Lynch said that this method of undergraduate recruitment is used as an effort to meet students and families where they’re at instead of relying on them to reach out.
Prior to this implementation, SF State President Lynn Mahoney sent out a school-wide message inviting members of the campus community to attend a series of meetings on behalf of the university’s Strategic Planning Committee, for which she serves as chair.
From Feb. 2 to March 3, members of the SF State community along with the Strategic Planning Committee met and voiced their opinions on the panning efforts that will inform the the university’s priorities for the coming five to 10 years. These sessions consisted of in-depth and interactive three-hour workshops and 90-minute focus group sessions.
“We embarked on a strategic planning process that will carry through early summer 2022,” Mahoney said in a message.
Updated data involving SF State’s students and faculty were revealed at the event.
Jamillah Moore, SF State’s vice president for student affairs & enrollment management, thinks that this issue will have a long-lasting impact.
“I think that this is just going to have a long-lasting impact on not just SF State but higher education in general,” Moore said. “It’s really what’s happening as a result of the pandemic nationwide.”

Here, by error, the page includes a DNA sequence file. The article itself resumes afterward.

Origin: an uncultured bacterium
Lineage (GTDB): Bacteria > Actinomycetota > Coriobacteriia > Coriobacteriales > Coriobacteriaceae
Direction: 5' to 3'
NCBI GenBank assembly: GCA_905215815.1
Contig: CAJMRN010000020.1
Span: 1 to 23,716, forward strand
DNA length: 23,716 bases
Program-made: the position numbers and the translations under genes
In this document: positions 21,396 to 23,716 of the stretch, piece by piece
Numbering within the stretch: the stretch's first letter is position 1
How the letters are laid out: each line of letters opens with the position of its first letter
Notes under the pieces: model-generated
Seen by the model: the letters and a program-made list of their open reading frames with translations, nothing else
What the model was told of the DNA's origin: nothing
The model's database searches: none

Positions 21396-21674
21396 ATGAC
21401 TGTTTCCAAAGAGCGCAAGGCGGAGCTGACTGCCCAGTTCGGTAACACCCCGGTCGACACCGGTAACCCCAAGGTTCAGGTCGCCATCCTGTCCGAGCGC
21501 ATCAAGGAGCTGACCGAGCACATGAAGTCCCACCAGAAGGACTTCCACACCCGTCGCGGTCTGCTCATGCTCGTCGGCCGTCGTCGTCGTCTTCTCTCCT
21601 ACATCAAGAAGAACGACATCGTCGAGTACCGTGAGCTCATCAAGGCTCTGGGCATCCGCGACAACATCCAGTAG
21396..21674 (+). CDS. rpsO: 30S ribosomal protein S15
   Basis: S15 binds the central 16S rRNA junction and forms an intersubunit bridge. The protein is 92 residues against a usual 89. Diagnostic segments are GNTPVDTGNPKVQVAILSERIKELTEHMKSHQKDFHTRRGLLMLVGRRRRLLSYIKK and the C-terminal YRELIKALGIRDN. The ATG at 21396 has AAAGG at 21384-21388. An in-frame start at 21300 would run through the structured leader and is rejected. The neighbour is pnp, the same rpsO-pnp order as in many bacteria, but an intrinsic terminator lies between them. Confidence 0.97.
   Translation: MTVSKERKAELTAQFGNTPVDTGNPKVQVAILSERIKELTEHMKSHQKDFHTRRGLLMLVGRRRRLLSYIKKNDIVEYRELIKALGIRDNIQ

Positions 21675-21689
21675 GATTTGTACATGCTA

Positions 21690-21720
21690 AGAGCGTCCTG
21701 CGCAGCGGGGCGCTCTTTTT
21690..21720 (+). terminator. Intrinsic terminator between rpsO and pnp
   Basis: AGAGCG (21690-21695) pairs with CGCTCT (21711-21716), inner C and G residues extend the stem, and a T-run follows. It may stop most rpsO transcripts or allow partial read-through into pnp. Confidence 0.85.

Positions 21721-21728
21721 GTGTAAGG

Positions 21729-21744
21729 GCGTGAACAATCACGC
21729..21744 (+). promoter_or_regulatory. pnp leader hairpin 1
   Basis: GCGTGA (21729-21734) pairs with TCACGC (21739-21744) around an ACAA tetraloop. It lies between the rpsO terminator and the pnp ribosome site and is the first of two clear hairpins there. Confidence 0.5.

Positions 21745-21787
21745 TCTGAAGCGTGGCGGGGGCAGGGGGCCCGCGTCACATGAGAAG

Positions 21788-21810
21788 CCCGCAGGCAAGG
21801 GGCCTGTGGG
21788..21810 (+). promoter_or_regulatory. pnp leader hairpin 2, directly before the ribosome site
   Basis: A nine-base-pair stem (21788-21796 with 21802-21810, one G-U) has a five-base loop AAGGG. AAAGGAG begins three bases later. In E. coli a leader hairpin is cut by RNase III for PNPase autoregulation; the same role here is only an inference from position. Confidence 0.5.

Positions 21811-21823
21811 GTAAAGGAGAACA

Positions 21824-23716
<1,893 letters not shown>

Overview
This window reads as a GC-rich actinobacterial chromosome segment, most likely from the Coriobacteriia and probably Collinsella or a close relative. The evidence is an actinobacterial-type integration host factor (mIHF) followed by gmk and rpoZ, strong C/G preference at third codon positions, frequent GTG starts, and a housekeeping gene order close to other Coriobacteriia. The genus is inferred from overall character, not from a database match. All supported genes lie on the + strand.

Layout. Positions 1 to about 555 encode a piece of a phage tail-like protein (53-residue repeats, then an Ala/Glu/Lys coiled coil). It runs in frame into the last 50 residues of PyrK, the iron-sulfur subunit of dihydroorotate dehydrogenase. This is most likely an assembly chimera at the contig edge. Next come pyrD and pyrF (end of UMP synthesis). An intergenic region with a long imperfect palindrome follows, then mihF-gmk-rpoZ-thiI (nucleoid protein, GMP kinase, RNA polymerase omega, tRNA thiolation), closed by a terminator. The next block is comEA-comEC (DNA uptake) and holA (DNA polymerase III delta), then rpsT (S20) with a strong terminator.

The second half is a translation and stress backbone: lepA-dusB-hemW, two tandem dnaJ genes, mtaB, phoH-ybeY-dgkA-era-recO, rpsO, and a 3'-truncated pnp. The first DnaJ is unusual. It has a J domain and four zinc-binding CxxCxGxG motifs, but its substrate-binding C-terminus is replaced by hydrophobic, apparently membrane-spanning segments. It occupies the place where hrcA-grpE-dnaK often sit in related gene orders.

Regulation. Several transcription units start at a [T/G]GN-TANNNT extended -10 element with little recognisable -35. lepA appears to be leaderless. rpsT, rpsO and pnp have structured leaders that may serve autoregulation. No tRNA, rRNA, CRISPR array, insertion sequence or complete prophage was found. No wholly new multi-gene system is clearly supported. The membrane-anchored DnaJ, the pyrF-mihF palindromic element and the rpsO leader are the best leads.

In addition, Lynch believes that the decline has a direct correlation with the decline in California high school graduation rates as well as adults choosing not to go to college after graduation.
“Generally speaking, there’s fewer college-going age students in our most immediate areas,” Lynch said. “So a demographic shift has resulted in fewer students going to college, as well as declining enrollment in many of our feeding community colleges.”
From Fall 2019 to Fall 2020, undergraduate enrollment rates have decreased by 7.5%. In addition, from Fall 2020 to Fall 2021, undergraduate enrollment rates have decreased by 5.3%, showing approximately a 2.2% improvement.
Lynch thinks that community college rates within SF State’s area could also attribute to our declining enrollment rates.
“Over half of our students each year have traditionally been transfer students, as our community college partners have seen declines in enrollment,” Lynch said. “I think that’s also translated to us seeing a decline in transfer student enrollment in particular.”
But as enrollment declines, so does the CSU’s budget.
This data is based on estimates, not final amounts that are connected to financial statements.
According to data from SF State’s Strategic Planning Committee, SF State’s enrollment rates are down approximately 10%.
As for the state allocation through the CSU, it has gone down 5% and is continuing to do so.
SF State did not obtain its first target for funding and had a base funding reduction of $16.9 million. The next target for funding had a base funding reduction of $20.3 million, and the third wasn’t met, causing the university a base funding reduction of $26.3 million.
The latest target for funding was not met as well and SF State experienced the greatest recorded base funding reduction, approximately $35.6 million. These budget cuts are in relation to the decline in enrollment rates.